Ginna Inge: Wow. That's a fine question. The first place that came to mind when you said flip burgers was there was this little sandwich shack on the Jersey Shore. And I remember my parents were like, "You got to have a job." I think I was 15 or 16. And so I just would grab a sandwich at this sandwich shack before we went and put baby oil and lemon juice ...

Marcus Neto: That, as we did, yes, back in the day.

Ginna Inge: Layout in the Jersey Shore. And so I just happened to stop by there, and say, "Hey, do you need anybody to help you out?" And they were like, "Yes, right now." And literally they hired me on the spot, and I was like, Well, wait a minute. I'm going to beach." And they're like ...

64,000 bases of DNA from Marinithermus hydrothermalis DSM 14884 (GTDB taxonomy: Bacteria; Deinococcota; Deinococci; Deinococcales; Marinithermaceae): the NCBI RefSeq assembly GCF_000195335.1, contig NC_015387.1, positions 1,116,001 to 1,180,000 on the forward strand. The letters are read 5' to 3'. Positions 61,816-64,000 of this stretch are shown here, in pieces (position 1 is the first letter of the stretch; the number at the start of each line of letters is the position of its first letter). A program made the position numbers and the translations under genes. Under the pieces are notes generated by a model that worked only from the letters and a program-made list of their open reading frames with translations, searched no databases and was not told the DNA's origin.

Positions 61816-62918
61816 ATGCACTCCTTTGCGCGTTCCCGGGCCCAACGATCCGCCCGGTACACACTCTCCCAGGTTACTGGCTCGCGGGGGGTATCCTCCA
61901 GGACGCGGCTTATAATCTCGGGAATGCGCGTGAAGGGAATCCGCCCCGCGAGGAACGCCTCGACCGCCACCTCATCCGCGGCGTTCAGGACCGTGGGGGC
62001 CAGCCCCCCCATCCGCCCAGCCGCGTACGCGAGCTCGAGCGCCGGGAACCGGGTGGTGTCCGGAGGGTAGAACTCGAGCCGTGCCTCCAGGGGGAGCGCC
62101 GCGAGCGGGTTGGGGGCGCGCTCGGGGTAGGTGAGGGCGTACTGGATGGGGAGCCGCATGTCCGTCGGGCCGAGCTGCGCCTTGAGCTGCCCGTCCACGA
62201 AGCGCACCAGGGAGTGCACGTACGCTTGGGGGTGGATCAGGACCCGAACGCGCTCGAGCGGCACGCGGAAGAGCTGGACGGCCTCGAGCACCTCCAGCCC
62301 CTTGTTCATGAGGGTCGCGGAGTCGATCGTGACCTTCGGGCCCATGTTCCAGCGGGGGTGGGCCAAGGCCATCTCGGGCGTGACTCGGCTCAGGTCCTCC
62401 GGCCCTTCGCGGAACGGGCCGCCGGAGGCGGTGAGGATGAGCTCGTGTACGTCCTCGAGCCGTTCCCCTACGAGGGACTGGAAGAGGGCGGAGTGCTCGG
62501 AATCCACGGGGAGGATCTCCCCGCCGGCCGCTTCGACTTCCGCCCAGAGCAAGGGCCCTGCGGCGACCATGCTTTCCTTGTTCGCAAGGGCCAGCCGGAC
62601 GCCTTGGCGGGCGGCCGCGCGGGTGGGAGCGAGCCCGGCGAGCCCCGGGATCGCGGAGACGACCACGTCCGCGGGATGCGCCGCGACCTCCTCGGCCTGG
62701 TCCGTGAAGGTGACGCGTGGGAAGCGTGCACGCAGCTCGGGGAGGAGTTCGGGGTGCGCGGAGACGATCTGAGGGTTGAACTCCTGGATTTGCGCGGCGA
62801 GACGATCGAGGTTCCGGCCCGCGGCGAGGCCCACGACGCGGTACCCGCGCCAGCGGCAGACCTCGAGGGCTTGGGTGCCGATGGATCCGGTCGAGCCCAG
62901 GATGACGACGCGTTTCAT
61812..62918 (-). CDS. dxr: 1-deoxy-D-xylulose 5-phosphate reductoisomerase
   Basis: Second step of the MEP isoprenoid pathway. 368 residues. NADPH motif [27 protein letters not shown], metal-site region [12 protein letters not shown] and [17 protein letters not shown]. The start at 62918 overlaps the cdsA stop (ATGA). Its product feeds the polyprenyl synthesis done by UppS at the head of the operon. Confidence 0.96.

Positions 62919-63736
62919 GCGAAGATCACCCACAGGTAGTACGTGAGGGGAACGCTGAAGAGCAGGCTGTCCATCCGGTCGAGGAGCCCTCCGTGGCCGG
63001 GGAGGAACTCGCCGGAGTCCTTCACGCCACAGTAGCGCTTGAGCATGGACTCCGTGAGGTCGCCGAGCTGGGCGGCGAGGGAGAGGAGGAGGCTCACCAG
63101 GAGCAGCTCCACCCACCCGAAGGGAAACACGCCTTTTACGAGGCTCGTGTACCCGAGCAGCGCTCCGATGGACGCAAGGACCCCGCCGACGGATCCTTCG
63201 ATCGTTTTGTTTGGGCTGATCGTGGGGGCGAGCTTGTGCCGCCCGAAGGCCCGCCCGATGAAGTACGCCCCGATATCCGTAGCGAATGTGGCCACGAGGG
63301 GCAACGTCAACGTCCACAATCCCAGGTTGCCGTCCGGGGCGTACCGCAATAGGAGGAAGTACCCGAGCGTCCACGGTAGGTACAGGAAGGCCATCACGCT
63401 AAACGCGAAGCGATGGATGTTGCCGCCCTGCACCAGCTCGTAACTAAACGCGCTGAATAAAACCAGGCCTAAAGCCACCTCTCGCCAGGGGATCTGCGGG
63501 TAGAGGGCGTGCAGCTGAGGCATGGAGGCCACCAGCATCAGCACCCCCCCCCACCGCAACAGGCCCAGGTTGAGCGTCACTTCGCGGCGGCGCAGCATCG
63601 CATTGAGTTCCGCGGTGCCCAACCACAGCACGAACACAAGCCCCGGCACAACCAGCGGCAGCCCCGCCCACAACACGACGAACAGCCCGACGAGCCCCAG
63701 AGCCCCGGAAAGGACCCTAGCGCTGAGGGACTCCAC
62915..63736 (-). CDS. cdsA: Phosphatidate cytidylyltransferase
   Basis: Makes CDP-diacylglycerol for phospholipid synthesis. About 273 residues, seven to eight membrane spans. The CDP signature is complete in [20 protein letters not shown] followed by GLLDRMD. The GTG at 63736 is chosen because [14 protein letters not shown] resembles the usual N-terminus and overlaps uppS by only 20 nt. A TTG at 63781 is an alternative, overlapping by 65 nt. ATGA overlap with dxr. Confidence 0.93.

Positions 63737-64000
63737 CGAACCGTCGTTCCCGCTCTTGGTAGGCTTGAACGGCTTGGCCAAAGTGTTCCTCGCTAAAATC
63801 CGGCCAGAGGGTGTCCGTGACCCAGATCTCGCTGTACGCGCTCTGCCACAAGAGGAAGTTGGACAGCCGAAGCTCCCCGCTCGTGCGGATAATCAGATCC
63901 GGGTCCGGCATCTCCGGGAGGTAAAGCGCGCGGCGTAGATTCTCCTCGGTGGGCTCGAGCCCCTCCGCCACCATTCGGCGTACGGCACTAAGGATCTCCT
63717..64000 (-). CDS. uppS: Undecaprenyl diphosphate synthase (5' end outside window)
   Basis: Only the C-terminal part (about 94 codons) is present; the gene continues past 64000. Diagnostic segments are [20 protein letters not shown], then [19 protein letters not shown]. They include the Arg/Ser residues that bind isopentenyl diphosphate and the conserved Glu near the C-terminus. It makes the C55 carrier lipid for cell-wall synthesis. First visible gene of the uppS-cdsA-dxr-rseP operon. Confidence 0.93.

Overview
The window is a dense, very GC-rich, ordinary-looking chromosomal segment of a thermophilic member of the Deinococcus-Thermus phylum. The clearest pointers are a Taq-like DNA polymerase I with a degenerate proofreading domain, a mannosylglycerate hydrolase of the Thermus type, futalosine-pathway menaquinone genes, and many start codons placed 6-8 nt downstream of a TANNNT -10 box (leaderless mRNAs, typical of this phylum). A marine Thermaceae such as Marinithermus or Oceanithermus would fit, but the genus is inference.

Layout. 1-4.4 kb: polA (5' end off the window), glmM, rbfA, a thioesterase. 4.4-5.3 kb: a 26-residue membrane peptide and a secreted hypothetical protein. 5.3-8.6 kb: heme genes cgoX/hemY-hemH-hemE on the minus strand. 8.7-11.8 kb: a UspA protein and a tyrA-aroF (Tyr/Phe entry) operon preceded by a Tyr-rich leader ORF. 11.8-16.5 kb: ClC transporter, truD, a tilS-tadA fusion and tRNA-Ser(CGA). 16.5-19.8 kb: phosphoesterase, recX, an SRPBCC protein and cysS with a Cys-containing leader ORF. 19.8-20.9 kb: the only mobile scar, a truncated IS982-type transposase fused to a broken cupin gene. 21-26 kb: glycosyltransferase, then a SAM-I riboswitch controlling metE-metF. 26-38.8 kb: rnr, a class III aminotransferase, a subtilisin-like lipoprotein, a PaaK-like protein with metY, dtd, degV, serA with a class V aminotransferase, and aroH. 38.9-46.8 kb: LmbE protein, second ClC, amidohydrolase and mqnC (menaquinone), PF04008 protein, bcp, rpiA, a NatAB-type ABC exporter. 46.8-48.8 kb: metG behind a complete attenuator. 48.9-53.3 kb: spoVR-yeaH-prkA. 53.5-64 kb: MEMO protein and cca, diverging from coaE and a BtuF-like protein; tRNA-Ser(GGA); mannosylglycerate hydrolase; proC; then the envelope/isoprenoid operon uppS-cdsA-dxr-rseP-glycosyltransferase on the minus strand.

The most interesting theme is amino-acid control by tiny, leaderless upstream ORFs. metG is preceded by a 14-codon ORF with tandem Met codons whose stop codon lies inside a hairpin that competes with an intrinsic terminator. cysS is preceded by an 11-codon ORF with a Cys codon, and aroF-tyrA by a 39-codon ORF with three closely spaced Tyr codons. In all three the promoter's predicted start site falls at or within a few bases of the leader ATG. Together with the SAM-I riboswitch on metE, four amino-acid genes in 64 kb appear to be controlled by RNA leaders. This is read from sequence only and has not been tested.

Marcus Neto: No, you're not. You can have the job.

Ginna Inge: ... "Yeah, well, perfect. You want a job, here it is." And it was this tiny little shack, and it was just this ... And we just had to make sandwiches, and then they come up to the window and we would ...

Marcus Neto: Your plans were thwarted.

Ginna Inge: I know. I couldn't get a suntan that day.

Marcus Neto: That's great. You keep mentioning Jersey Shore. I have to ask, did you ever have the hair?

Ginna Inge: We call them one can or two cans?

Marcus Neto: That's great. One can or two cans. Oh my gosh.

Ginna Inge: And for those of you that don't know what that means, it's one can of hairspray or two cans. So I was not a hairspray girl, I was kind of ...

Marcus Neto: Okay. Gally. How did you miss that trend?